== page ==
If you’re reading this, you’re probably not a graphic designer. But you may know good design when you see it … or you may not. Good design isn’t blatantly noticeable. Good design conveys the information effectively, efficiently, and subtly. Good design is easy to look at. But why is it easy to look at? What makes a design ‘good’? Since this is just a blog post and not four years in Graphic Design program at a reputable university, I’ll just break down the seven basics of making your Powerpoints look good.
Less Is More
You hear that phrase all the time, I’m sure — but it’s true! Think about it — when is the last time you sat, engrossed and on the edge of your seat, watching someone read word for word off their Powerpoint? I can answer for you: Never. Your audience will be much more attentive and enraptured by your presentation if you only have talking points on your presentation, and not the entire script.
Your Font Choices Matter
In any kind of design, you should stick to two main fonts — a headline font, and a body copy font. The headline font and the body copy font should contrast each other. Thick, bold font for a headline, and a mild, simple font for the body copy. Or, for the headline, an elegant yet stark serif font contrasted with a clean and thin sans-serif for the body. If you’d like to simplify even more for yourself, just stick with one font. Make the headlines noticeably larger than the body copy and make them bold or italics (but don’t overdo it with both bold and italic).
Have a Theme
A well-made presentation doesn’t look like a mish-mash of 10 other presentations, with varying styles and elements on each slide. Choose similar visual elements to have throughout the presentation, such as a vertical accent bar going across the top, or your company’s logo watermarked on the background. Along with the visual elements, a theme can be strengthened by how the type is handled. Choose what size all your headlines and body copy will be, and decide if your text will be centered on the slide or if it will stay justified to one side.
Clean Up Your Charts
Nothing is quite as monotonous on the eye as a boring, blocky Excel chart pasted into a Powerpoint. Littered with numbers and decimals, it seems like not much can be done to make it look pretty. But three simple tricks turn a snooze-fest into a clean chart that’s visually pleasing to look at. First, get rid of that background color on the main part of the chart. Then, eliminate those vertical lines throughout the chart, but keep the horizontal lines and make them thin. And finally, take that font size down a notch. Your chart will look much more open and clean if you give the numbers some room in those cells.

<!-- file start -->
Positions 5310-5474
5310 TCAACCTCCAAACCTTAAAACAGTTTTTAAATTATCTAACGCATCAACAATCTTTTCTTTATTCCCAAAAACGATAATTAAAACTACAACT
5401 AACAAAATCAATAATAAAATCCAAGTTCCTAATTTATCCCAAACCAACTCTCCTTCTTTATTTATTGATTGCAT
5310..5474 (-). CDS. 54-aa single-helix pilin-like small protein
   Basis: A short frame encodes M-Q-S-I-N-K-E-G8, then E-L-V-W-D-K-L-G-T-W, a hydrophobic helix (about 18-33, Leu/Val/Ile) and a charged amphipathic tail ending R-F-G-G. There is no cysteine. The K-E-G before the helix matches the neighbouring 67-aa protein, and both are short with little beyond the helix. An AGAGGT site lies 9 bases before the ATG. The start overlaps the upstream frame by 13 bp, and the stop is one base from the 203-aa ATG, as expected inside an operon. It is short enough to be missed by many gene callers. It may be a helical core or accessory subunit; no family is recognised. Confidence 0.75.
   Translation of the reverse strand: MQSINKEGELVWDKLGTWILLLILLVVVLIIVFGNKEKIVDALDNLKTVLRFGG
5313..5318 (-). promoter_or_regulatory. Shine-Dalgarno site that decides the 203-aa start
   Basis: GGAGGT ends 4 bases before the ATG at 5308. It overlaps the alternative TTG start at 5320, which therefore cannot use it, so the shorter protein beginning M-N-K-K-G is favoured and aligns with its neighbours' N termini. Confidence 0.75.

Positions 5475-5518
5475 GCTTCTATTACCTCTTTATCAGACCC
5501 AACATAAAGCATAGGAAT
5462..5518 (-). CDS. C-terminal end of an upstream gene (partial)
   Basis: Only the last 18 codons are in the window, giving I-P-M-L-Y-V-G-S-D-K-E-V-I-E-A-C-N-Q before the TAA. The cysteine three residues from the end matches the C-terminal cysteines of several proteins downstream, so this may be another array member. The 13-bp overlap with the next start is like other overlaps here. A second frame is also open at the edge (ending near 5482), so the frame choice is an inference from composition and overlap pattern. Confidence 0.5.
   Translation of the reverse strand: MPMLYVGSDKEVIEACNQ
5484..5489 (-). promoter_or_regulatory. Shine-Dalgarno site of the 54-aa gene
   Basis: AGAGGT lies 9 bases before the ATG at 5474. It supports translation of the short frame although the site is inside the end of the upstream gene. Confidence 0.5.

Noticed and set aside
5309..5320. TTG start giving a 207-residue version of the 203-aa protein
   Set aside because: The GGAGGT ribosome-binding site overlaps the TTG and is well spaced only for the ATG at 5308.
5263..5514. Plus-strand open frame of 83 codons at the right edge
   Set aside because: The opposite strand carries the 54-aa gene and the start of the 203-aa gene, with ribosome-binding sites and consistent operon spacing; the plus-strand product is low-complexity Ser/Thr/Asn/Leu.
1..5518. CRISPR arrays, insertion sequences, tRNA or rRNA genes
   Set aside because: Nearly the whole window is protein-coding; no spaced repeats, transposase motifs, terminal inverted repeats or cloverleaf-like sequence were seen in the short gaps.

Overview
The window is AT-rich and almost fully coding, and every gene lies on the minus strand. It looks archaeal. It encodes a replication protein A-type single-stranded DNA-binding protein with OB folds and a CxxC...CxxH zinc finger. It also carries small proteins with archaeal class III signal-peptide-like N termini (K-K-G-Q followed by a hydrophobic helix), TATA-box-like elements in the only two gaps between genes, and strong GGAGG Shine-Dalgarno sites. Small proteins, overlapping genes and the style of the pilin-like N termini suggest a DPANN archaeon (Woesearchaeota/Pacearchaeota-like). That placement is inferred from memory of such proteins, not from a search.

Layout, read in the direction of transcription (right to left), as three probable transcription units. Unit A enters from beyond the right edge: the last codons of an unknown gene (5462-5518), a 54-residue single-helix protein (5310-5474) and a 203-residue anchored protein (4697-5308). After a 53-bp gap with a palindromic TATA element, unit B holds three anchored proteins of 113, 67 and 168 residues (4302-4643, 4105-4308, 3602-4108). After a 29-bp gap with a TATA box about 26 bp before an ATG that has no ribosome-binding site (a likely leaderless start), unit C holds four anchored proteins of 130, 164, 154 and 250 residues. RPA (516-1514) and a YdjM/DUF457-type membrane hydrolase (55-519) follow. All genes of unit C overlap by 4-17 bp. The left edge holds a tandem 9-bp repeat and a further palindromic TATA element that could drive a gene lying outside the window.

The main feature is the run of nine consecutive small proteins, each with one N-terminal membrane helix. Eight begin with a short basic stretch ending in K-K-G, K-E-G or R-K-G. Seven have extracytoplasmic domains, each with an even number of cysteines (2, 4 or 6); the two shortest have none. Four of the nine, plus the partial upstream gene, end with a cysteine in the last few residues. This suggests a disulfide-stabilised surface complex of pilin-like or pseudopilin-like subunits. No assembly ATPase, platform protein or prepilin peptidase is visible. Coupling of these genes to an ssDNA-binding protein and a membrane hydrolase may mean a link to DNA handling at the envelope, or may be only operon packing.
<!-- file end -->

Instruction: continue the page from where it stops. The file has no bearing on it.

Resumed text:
Don’t Be Afraid of Whitespace
It’s a common misconception that every bit of space in a presentation needs to be filled with mind-blowing statistics. But whitespace lets your audience concentrate on a few key points instead of being overwhelmed by every impressive fact that could fit on the page. So add an extra space between those bullet points.
Pick A Color Scheme and Stick With It
Rainbows are gorgeous, but tend to look somewhat childish when every color is in a single page of a presentation. Pick 2-3 colors to use throughout. Resources like Colour Lovers and Adobe’s Color Wheel are fantastic for choosing an attractive and effective color scheme. Try not to go too far outside the color scheme when creating new pages. Stick to all headlines and page titles being one color.
Consistency is Key
If any of the points before haven’t already gotten this across — consistency is key. A presentation made with beautiful stock photography, custom-made charts, and impeccable font choices can be ruined and made less effective without consistency throughout the presentation. Consistency is core to good design.
Creating effective and eye-pleasing designs can be intimidating for many marketers who don’t have a background in visual arts. But virtually all of us recognize the importance of the right visuals when it comes to making your content more digestible and likely to drive conversions. Following these general guidelines will help even a more text-minded marketer create designs that enhance the content around them.